As I gaze out at the Roman Catholic landscape from my distant perch amongst the flotsam on the hinterlands of ecclesial life I feel somewhat detached and a little at peace. I see the usual suspects frothing at the mouth and frantically trying to either condemn the Pope for his latest remarks or to pacify the faithful that all is well.
These days I don’t care so much. I’ve got no skin in the game of trying to reconcile modern Catholicism with its past, or of trying to be a loyal defender of the papacy. Truth be told much of the time I feel like for the most part Roman Traditionalism is Quixotic, a futile tilting at the windmills so to speak.
Roman Traditionalists are no different than High Church Anglicans trying to be ” the church within the Church.” The papal reforms of the entirety of the 20th century ( starting with Pius X’s breviary reform, reaching its zenith in Vatican II, and continuing through to today) have changed the face of Catholicism. Even the papacy has turned into a cult of personality with whoever happens to hold the office being treated as an infallible and magical oracle whose every word, gesture and off the cuff remark is debated endlessly as to whether it becomes part of the ” magisterium” or not.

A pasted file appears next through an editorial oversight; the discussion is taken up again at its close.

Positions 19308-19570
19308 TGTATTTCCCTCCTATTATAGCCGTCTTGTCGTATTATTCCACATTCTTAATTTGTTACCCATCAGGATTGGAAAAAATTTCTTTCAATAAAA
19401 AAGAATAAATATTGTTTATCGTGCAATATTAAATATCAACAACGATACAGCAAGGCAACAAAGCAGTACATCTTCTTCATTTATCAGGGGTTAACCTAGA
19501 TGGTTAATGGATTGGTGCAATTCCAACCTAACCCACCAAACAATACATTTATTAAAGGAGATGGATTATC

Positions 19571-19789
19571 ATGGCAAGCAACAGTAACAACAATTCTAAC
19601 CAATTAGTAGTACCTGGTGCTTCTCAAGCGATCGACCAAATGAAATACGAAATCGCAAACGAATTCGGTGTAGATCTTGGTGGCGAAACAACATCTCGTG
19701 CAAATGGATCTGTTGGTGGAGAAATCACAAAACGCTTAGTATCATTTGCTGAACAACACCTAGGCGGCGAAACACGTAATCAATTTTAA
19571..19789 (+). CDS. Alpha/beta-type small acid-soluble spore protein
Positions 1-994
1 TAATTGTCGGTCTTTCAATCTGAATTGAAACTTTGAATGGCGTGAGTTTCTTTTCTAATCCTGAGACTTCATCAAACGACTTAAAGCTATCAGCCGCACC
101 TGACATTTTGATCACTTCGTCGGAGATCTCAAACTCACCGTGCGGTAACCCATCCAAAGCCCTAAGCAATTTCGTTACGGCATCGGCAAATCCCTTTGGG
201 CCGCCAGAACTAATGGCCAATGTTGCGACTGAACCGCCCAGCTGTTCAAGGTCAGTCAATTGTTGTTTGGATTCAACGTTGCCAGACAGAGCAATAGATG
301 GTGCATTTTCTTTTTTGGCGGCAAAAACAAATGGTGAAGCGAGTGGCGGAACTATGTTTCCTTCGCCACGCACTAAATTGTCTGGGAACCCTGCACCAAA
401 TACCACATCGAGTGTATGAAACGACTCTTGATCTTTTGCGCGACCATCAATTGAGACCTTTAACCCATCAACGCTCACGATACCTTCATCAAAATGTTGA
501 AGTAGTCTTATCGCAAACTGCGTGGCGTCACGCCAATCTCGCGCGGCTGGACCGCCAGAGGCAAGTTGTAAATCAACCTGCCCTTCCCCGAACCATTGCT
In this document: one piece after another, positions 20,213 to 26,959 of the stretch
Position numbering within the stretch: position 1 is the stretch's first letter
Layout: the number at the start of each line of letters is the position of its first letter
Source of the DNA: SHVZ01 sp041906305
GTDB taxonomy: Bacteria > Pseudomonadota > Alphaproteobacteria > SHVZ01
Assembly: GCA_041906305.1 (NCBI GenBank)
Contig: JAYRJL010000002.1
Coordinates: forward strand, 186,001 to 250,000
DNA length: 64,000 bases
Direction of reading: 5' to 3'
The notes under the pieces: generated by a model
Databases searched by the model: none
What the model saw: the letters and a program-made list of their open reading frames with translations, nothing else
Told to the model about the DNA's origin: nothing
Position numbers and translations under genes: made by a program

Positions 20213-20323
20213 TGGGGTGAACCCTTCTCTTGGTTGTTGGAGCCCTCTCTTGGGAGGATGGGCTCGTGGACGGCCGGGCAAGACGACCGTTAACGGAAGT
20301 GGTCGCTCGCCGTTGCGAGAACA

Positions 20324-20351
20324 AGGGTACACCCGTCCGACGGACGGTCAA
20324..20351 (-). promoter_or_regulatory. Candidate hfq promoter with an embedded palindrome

My innocence is lost when it comes to Roman Catholicism. No more can I accept the narratives of ” all is well” or that of the traditionalists who think that disobedience and denial of reality are acceptable for a Roman Catholic. Than where do I stand? I don’t know really, because I know firsthand there is grace within the Roman Church, but I cannot really fully give my assent to an infallible papacy or to some of the bizarre and untraditional reforms of the last 100 years.
So so what do I do, where do I go? For now I remain at home, praying from my Horologion and Old Orthodox Prayerbook, and occasionally from my Benedictine Office books, keeping company with the communion of saints. Am I Orthodox? Perhaps. Catholic? Maybe.